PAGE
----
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Chronic Obstructive Pulmonary Disease

Have you been offered a free place on the new Tameside and Glossop ‘Healthy partnerships - empowering people with lung disease courses’?

These local respiratory courses are half a day over six weeks and are aimed at enabling any newly diagnosed (within the past 12 months) COPD patients to understand their condition and how it affects them, become more proactive in monitoring their own experience of COPD and have the confidence to drive their own care by recognising the early signs of an exacerbation, realising the importance of seeking help signposting them before a crisis is reached, therefore reducing the risk of hospital admissions.  Do you want to find out more about the courses?

What condition do you suffer with? 

If you have access to your medical records then check it says COPD.   In the past this used to be called Emphysema or Chronic Bronchitis

Here are some links for COPD which you may find interesting: 

What help is available for you to use? 
  • Your doctor or nurse would be happy to advise you about your condition. Here is some really good advice on what to do before you come and see the doctor or nurse
  • In general the nurse deals with ongoing COPD including developing a personalised care pathway with you and showing you how to use your inhalers, ensuring you are up to date with your vaccinations and doing repeat spirometry for you.
  • Your GP usually deals with any exacerbations you may suffer with and follow up if needed urgently if you have needed rescue medication or needed to go to the hospital or call the Out of Hours service. They can also ensure you get repeat antibiotics and steroids if you have needed to use them. 
  • Make sure you remember to get your flu injection.  You will also need a pneumococcal injection once every ten years too.
  • It is important to know how to get an appointment with a doctor in the surgery if you need it.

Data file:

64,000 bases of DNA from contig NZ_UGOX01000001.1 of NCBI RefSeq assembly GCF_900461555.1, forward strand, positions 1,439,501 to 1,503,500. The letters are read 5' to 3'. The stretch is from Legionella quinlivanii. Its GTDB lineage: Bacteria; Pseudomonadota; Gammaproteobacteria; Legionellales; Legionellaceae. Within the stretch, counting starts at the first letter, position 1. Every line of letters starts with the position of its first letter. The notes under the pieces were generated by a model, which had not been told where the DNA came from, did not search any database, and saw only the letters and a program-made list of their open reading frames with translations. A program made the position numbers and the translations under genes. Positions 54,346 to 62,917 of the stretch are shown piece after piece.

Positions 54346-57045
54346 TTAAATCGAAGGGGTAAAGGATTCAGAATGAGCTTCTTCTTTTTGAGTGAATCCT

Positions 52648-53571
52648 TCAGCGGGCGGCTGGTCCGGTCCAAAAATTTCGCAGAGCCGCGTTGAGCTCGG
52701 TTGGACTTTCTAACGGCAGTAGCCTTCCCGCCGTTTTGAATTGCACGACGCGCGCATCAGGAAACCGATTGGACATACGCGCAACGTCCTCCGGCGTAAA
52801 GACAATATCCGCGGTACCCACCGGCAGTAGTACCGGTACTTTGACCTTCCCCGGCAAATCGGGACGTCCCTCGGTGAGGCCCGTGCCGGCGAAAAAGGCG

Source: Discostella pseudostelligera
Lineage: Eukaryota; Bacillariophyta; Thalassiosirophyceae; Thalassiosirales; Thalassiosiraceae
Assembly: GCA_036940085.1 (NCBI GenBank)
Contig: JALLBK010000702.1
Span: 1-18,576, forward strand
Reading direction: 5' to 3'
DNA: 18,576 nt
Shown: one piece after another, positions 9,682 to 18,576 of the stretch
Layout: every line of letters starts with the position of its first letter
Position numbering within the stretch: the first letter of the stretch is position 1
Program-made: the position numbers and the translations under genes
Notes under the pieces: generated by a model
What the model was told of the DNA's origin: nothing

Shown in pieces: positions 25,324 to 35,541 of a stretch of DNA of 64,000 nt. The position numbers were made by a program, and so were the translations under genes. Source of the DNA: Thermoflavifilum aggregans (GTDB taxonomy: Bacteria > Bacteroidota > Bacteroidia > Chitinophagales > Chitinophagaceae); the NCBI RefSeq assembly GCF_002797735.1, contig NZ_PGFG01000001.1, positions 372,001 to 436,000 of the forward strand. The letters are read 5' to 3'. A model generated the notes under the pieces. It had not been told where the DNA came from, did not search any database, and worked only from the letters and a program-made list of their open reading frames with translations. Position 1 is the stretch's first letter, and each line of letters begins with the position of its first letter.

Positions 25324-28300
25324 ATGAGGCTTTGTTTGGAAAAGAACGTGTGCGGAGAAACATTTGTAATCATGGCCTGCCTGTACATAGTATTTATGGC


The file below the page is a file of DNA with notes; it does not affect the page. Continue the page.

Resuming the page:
• Do you know what online services your GP practice provides i.e. ordering your repeat prescriptions online; booking appointments online and viewing your medical records. 
  • Smoking Cessation Services are available in most local GP practices and also by the Smoking Cessation Service – for Tameside patients contact: Smoking cessation Service – Any Glossop patients should contact Derbyshire Stop Smoking Service or Freephone: 0800 085 2299 Landline: 01246 515153.
  • Watch this series of videos to ensure your inhaler technique is correct.
  • Breathe Easy Tameside run by the British Lung Foundation provides essential self help support and advice and is headed by Ian Kenworthy, a local COPD champion.
  • Pulmonary Rehabilitation  is very beneficial for all COPD patients. 
  • Try the COPD decision aid which informs you about what choices you can make, what the benefits or otherwise are for you and help you to decide what to do next.
  • Use the Patient Passport to ensure you get the best COPD care.
What does COPD mean for you?

You need to know that you have stopped smoking or where to get help to stop smoking if you are still doing so. You should have your flu injection. It is important to know what inhalers you should be taking and how to take them. If you have been given antibiotics and steroids to keep at home then you should know what the first symptoms of a chest infection are so that you can start the treatment immediately and then order repeat prescriptions to replace what you have used. If you are also on oxygen then you should know how to get help if you have problems with your oxygen. You should ensure you have spirometry done at least annually including a note of your MRC Dyspnoea Scale a personalised care plan that has been reviewed with your nurse or doctor. You should have been on pulmonary rehabilitation to help you to safely exercise. Patients with COPD can often suffer with anxiety, depression, panic disorder and loneliness.

What needs to happen now and in the future? 

You should have your flu injection. You should have an annual review of your COPD once a year with your nurse which should include a review of your personal care plan, review of inhalers and inhaler technique, smoking advice, pulmonary rehabilitation and information about self-help groups such as Breathe-Easy that may also be able to help you too. You should also discuss how you feel about your condition and whether you feel anxious, depressed or lonely.

What can you do to help? 

As this is a new way of working, it is worth discussing this with the nurse to see how this can be done the first time you decide to take control. 

  • Get access to your GP-held record. Without knowing what is in your records and what you need to do, it will be very hard to know what to do when and with who. This is an essential first step for anybody with any condition or who wants the best from the practice Order repeat prescriptions online (if available at your practice)
  • Register for smoking cessation if you need help to stop smoking. 
  • Take the COPD self assessment tool
  • See living with a lung condition.
  • Is it safe to fly? 
  • Use the Patient Passport to ensure you get great care.
  • You will be offered a COPD patient passport from your healthcare professional which you should take along to all your appointments.
  • Ask your healthcare professional regarding Advanced Care Planning.